If your campus is interested in using Key Performance Indicators as a tool for tracking important data points, Anthology recommends the following steps to ensure your campus gets the most out of this process. We also have instructions on how to build a KPI in Baseline

Steps for Developing a Quality KPI

  1. Focus on KEY priorities/goals: KPIs will ideally be connected to strategic goals, mission, and/or outcomes. If a KPI is not supporting one of these guiding documents, you should question why it is important. If you can’t answer that question, it’s probably a good one to cut. Once you put the ‘K’ in KPI, it’s time for steps TWO through SEVEN:
  2. Keep it current: KPIs can (and often should) change each year. You can use the “target” functionality within Baseline to designate the specific goal for each KPI. Once a target is reached, that KPI can be retired and a new one created. The Baseline tool also has an export feature (“Export” button at top of KPI list), which allows you to export a dashboard of KPIs specific to a given year.
  3. Showcase change: Look at your past KPIs and ask yourself these questions: ‘Has this KPI changed?’ ‘Are we doing anything to expect change?’ If the answer is ‘no’ to either of these questions, this may be a good data point to have on file, but not necessarily include as one of your KPIs. Thinking about future KPIs, isolate those indicators where you can expect change due to focused efforts within your functional area.
  4. Pick “tracking” KPIs that tell your success stories: Most functional areas will have important data they keep track of (e.g., number of residents within a residence hall), but tracking KPIs should be reserved for those indicators that really demonstrate progress toward your strategic plan.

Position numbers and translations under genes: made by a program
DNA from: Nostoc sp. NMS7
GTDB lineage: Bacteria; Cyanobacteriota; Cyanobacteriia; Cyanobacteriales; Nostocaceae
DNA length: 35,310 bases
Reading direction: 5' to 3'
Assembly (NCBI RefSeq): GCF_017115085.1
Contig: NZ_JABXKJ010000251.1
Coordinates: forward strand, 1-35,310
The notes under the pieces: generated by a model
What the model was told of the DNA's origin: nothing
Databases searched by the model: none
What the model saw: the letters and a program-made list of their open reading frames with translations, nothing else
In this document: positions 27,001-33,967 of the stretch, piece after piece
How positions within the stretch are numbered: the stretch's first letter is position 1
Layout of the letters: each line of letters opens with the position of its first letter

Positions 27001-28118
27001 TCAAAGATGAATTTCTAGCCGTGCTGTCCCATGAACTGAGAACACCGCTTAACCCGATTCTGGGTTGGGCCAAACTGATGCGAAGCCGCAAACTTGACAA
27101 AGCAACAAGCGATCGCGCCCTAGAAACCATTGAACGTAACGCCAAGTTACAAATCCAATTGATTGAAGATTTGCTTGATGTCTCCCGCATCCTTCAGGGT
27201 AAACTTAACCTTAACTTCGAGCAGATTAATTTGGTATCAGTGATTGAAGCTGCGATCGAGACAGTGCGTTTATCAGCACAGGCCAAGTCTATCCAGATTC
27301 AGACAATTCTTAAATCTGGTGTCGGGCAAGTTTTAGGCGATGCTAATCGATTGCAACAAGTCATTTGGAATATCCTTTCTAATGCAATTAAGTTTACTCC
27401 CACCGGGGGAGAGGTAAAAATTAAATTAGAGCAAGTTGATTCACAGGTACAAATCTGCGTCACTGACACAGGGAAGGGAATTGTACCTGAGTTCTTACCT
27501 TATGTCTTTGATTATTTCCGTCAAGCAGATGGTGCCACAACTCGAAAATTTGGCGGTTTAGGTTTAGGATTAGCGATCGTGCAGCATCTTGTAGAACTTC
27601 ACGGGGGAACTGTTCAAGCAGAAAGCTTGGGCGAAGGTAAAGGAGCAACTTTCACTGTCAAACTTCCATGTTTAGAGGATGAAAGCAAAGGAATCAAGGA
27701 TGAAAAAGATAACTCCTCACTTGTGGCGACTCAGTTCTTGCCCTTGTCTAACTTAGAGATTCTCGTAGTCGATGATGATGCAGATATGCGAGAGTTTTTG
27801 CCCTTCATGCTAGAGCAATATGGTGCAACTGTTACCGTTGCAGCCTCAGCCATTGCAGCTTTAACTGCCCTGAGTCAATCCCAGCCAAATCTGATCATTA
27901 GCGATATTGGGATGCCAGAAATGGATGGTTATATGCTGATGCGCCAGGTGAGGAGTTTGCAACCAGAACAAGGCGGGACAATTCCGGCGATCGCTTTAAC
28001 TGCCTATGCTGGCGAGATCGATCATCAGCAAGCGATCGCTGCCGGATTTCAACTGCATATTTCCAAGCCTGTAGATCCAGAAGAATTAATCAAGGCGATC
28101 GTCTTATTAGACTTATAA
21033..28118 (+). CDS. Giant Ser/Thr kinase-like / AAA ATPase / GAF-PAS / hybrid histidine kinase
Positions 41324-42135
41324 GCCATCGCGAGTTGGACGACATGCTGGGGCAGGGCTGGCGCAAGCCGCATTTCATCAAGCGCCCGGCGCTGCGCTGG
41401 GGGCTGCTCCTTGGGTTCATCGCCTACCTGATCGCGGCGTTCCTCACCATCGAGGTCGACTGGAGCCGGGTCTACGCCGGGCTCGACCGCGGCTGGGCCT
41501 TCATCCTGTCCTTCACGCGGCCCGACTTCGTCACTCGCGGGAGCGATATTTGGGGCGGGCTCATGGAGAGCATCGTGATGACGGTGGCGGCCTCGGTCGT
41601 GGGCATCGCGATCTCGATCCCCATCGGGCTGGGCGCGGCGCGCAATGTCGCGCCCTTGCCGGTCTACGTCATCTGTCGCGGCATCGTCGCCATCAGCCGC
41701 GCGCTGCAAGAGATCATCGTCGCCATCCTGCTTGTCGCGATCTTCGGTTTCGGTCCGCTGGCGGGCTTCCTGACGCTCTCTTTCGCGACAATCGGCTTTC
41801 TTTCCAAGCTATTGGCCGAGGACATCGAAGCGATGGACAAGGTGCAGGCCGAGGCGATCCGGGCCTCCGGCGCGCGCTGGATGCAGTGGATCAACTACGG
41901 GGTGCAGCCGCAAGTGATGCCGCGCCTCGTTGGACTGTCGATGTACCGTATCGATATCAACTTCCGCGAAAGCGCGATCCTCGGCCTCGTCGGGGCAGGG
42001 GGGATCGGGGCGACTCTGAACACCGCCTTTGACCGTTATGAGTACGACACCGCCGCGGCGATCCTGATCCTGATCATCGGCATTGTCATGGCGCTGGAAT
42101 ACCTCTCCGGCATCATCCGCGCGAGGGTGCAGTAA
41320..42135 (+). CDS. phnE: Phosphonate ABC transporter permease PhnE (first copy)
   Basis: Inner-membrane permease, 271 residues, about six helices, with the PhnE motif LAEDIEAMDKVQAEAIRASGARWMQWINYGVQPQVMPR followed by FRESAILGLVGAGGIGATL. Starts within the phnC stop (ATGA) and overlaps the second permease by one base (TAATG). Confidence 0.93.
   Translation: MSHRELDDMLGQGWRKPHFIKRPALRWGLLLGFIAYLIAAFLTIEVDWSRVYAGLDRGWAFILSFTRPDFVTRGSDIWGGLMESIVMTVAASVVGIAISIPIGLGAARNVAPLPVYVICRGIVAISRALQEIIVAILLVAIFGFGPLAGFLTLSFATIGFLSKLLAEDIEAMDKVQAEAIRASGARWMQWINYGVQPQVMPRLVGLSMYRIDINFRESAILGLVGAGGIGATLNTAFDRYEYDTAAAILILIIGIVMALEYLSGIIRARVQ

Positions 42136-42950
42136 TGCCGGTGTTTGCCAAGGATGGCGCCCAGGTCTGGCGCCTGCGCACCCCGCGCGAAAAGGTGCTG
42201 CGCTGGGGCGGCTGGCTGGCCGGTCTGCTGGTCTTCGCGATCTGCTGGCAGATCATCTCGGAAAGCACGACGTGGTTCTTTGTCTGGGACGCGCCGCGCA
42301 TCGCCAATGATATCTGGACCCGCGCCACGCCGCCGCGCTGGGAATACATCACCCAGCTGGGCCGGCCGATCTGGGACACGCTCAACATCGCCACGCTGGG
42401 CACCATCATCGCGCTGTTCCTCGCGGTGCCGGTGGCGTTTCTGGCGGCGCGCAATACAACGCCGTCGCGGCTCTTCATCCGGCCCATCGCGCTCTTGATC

5. Standardize questions on surveys/rubrics to optimize use of dynamic KPIs: For satisfaction and learning based KPIs, you can utilize the Baseline dynamic KPI tool to pull in data directly from Baseline. This tool allows you to create a KPI that collapses data from multiple questions; however, these questions need to have similar (if not identical content) if they are to remain accurate. To optimize this process, begin to standardize your satisfaction questions and learning questions/rubric dimensions so that you can easily create condensed KPIs from multiple data sources.
  6. Provide thorough descriptions: Every KPI—in or out of the Baseline system—should have a description as to why it makes the cut. (Within Baseline, you can add a description by clicking on the “Edit” button beneath the KPI image.) If you can’t provide clear rationale for including a KPI, this is probably a good sign that you don’t need it.
  7. Get a second (third or fourth) opinion: As in any assessment process, peer feedback can eliminate assumptions, ambiguities and force us to reconsider why we are making decisions. Ask a colleague both within and outside your department to review your KPIs and offer feedback. Ask them to think about the following: ‘What stands out/seems important?’ ‘What confuses them?’ ‘What do they already know?’

Ready to build KPIs in Baseline? For examples of common KPIs found in Higher Education, please see the attached document.

If you have additional questions you can contact our Support Team or call 716-270-0000 Monday through Friday 8:00am - 8:00pm EST.


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